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An unknown masterpiece, cablecast early Saturday morning at the ungodly hour traditionally reserved for such treasures, Austrian director G.W. Pabst’s first talkie—released in 1930—is a World War I movie far superior to the same year’s
All Quiet on the Western Front. The always protean Pabst made a brilliant adjustment to sound. Despite the crudeness of the available technology, Westfront 1918 is at least as audio-innovative as Fritz Lang’s
M in its brilliantly extended, existential battle sequences, thudding sense of the material world, and close-to-overlapping dialogue. (The first words heard in this exceedingly bitter and uncompromisingly anti-authoritarian German movie are in French.)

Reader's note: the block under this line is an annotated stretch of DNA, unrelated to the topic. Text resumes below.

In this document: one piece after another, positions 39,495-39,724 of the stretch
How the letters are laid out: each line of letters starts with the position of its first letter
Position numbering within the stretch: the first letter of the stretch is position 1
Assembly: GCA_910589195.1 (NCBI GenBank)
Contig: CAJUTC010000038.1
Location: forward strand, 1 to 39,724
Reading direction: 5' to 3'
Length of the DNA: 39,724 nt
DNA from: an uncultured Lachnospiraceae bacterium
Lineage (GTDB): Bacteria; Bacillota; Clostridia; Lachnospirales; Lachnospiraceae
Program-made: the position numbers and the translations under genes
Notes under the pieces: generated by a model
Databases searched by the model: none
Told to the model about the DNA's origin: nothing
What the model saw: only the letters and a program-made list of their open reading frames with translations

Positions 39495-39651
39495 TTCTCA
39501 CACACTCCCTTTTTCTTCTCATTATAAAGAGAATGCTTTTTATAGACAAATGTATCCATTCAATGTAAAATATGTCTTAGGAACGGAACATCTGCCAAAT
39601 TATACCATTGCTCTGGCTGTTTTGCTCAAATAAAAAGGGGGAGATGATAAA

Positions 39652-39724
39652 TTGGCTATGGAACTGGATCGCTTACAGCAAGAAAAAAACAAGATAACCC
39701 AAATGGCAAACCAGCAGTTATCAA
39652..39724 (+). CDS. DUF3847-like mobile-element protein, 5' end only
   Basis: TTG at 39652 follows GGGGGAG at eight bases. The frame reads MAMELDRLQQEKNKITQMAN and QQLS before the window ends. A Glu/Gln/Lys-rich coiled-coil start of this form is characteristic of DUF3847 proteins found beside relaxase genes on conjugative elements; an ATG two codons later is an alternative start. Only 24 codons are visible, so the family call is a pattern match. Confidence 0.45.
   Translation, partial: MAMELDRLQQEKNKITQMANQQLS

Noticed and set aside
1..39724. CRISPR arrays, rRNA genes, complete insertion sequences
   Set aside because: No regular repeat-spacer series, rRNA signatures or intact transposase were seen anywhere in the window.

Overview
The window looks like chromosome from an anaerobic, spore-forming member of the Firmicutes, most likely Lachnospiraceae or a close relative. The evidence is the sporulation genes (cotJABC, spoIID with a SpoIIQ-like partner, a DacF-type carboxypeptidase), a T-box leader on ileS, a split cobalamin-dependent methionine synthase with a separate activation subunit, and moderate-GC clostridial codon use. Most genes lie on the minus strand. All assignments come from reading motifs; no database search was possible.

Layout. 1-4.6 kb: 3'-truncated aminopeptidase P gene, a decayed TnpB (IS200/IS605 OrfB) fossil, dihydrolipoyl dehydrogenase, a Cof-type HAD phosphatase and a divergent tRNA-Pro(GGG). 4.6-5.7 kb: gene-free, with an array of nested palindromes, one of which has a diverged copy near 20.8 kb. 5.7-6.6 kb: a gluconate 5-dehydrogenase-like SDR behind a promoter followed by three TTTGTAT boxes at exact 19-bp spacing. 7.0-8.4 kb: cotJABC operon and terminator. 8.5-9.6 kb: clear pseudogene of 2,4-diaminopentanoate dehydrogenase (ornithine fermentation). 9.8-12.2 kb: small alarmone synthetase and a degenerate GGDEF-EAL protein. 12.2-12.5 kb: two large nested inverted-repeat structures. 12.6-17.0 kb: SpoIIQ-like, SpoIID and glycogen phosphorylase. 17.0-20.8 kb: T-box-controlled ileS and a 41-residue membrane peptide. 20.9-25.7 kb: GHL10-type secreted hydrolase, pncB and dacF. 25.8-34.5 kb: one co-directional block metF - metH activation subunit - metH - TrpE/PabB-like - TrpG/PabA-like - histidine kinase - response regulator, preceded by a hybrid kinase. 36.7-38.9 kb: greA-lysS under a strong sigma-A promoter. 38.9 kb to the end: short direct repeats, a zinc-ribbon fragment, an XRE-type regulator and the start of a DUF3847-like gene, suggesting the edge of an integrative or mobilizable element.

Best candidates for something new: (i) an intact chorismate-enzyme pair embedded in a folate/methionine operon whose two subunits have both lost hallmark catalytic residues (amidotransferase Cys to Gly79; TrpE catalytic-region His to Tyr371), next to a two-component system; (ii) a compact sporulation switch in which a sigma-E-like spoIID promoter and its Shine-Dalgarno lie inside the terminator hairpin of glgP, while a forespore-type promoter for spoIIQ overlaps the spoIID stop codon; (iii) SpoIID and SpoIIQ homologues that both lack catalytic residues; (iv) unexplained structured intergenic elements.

Even bolder than the use of sound is the way in which Pabst makes monotony and terror tangible, returning again and again to ponder the scarred and denuded deathscape of the trenches.
Westfront 1918 feels as much lived as acted. Indeed, Siegfried Kracauer (who reviewed it for the Frankfurter Zeitung
in 1930) praised Pabst for making something like a historical document: “Already a generation has reached the age of maturity which does not know those years from personal experience. They have to see, and see time and again, what they have not seen for themselves.” And so it goes.